Surround yourself with positive and supportive people. Choose to spend time with people who respect you, appreciate you, and encourage you. People who inspire you, challenge you, and help you grow. People who love you for who you are and not for who they want you to be. These are the people who matter the most and whose opinions you should value.
Learn from constructive feedback but ignore destructive criticism. Not all opinions are equal. Some opinions can be helpful and beneficial, while others can be harmful and detrimental. Learn to distinguish between constructive feedback and destructive criticism. Constructive feedback is honest, respectful, and specific. It aims to help you improve and grow. Destructive criticism is rude, vague, and general. It aims to hurt you and tear you down. Learn from the former but ignore the latter.
Express yourself confidently and respectfully. Don’t be afraid to share your opinions, thoughts, and feelings with others. Don’t let other people’s opinions silence you or make you feel ashamed. You have the right to express yourself and be heard. But also be respectful of other people’s opinions, even if they differ from yours. You don’t have to agree with them or change them, but you can acknowledge them and try to understand them.
Remember that other people’s opinions of you are not your problem. They are their problem. You don’t have to let them affect your happiness and self-esteem. You are a unique and valuable person who deserves respect and love from yourself and others.
Improving your self image and self esteem
Self image is how you see yourself, and self esteem is how you feel about yourself. Both are important for your well-being and happiness. However, many people struggle with low self image and self esteem due to various factors, such as negative feedback, unrealistic expectations, social comparison, or past experiences.
If you are one of them, don’t worry. You are not alone, and you can improve your self image and self esteem with some simple steps. Here are some tips to help you:
Recognize your strengths and achievements. You have many qualities and skills that make you unique and valuable. Make a list of them and remind yourself of them often. Celebrate your successes and learn from your failures. Don’t let others define you or put you down.
Be kind and compassionate to yourself. Treat yourself as you would treat a good friend. Speak to yourself positively and respectfully. Avoid harsh criticism and self-judgment. Forgive yourself for your mistakes and accept yourself as you are. You are worthy of love and respect.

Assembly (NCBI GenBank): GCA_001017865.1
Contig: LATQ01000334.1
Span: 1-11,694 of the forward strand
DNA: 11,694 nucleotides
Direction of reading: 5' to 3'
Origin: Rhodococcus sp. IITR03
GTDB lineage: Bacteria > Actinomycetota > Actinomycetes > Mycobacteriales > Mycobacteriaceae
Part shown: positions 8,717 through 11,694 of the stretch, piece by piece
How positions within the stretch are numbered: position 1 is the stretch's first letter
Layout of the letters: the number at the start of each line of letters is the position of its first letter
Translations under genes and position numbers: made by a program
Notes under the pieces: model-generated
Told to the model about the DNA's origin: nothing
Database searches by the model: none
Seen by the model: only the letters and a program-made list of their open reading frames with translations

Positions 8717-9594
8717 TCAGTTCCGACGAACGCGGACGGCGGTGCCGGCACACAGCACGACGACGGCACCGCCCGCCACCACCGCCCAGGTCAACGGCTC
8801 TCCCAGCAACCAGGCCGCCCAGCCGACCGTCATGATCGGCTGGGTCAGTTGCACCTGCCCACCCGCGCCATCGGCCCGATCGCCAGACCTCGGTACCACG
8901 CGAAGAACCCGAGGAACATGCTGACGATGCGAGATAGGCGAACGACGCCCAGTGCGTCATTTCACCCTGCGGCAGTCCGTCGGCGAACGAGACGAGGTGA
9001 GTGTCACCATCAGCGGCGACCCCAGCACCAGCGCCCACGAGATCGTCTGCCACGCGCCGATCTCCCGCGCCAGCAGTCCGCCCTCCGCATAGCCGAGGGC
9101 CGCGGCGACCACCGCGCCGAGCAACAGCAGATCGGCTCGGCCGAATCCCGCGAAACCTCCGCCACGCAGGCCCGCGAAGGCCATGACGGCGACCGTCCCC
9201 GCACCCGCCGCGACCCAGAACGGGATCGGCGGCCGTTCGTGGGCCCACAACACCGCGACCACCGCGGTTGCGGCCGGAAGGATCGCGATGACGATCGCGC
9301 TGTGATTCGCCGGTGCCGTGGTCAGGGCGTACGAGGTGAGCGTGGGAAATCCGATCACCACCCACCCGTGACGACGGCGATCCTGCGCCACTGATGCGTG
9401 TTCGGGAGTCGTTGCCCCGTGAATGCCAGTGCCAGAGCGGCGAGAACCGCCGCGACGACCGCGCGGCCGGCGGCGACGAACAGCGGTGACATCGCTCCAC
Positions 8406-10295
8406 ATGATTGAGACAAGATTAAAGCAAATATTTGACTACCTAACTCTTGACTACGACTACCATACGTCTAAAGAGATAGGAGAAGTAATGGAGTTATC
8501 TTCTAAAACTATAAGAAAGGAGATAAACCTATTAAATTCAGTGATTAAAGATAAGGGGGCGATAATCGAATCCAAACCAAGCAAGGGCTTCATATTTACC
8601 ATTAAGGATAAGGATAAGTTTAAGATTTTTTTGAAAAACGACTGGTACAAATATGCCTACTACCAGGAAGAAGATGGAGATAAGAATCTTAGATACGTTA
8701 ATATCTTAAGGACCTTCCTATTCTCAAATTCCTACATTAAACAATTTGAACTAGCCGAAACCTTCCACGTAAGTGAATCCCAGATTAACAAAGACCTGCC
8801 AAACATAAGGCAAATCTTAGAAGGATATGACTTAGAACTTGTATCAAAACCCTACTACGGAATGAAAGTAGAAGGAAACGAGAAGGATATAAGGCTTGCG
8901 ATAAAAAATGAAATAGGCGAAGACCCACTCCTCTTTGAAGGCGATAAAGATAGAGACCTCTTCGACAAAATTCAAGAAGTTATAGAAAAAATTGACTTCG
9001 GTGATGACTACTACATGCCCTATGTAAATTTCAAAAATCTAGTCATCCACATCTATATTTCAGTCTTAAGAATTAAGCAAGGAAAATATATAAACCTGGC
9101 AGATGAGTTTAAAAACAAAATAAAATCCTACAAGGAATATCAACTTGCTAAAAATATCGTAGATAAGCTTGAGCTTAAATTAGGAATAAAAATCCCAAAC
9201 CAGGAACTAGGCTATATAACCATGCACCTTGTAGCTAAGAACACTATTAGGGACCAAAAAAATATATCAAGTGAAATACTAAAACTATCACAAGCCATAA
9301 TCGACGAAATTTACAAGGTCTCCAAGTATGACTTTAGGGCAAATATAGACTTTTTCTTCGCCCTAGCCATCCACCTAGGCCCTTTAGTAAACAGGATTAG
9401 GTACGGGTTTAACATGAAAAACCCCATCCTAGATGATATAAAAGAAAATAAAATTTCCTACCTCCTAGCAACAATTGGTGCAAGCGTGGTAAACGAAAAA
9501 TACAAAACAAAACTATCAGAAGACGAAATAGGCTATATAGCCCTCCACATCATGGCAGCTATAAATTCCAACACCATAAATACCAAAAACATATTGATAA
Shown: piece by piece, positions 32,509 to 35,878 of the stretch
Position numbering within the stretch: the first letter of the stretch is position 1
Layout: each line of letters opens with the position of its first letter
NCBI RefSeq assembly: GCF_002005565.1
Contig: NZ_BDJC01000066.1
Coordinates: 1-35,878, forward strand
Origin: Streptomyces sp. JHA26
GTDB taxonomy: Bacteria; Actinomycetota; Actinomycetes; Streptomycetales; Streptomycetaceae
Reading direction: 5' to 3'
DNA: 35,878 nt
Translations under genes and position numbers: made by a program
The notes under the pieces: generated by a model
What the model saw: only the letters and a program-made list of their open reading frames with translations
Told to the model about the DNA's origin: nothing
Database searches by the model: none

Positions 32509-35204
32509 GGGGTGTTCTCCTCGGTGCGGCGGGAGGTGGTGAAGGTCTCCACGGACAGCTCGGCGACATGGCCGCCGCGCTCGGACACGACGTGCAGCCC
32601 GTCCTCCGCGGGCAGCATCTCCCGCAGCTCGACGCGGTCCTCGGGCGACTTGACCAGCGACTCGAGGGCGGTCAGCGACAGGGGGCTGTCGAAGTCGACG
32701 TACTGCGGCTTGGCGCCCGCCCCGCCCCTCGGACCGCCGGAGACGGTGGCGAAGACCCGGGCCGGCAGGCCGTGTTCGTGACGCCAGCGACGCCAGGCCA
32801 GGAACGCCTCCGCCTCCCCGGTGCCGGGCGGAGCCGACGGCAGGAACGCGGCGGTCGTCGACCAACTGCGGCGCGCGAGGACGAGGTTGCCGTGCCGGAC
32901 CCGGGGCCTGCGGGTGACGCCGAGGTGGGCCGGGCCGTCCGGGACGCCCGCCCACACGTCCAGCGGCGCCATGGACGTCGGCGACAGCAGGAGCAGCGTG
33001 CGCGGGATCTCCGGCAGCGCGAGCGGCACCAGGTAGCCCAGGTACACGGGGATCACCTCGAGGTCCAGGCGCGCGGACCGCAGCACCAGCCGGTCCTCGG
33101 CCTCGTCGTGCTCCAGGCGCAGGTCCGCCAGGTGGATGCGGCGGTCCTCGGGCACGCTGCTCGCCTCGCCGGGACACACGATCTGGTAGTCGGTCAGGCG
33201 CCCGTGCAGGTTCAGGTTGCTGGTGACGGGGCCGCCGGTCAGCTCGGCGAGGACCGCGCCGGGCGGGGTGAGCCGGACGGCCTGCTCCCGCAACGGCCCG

Challenge your negative thoughts and beliefs. Sometimes we have distorted or irrational thoughts that affect our self image and self esteem. For example, we may think that we are not good enough, that we have to be perfect, or that we can’t change. These thoughts are not true and they only limit us. Try to identify them and replace them with more realistic and positive ones. For example, instead of thinking “I can’t do anything right”, think “I can do many things well and I can improve on others”.
Take care of your physical and mental health. Your body and mind are connected, and they influence each other. When you take care of your physical health, you feel better mentally, and vice versa. Eat well, exercise regularly, get enough sleep, and avoid substances that harm you. Also, practice relaxation techniques, such as meditation, breathing exercises, or yoga, to reduce stress and anxiety.
Do things that make you happy and fulfilled. Find hobbies and activities that you enjoy and that bring you joy. Express yourself creatively through art, music, writing, or any other form. Learn new things and challenge yourself. Volunteer for a cause that you care about or help someone in need. These things will boost your confidence and self-esteem, as well as make your life more meaningful.
Improving your self image and self esteem is not easy, but it is possible. It takes time, patience, and practice. But it is worth it, because you deserve to feel good about yourself and to live a happy life.
Toxic people are unfortunately a fact of life. Whether it’s a friend, family member, or coworker, we’ve all come across someone who seems to constantly bring negativity and drama into our lives. Dealing with toxic people can be difficult and draining, but there are strategies you can use to protect yourself and maintain your mental health.
Firstly, it’s important to identify toxic behaviors. Toxic people tend to be negative, and critical, and always seem to be in conflict with others. They may gossip or spread rumors, undermine your confidence, or try to control your actions. They may also be manipulative, playing on your emotions to get what they want.
Once you’ve identified toxic behaviors, it’s important to set boundaries. This can be difficult, especially if the toxic person is a friend or family member, but it’s essential for your well-being. You can start by limiting your interactions with them and avoiding conversations that involve negativity or drama. If you have to interact with them, keep your conversations light and focused on positive topics.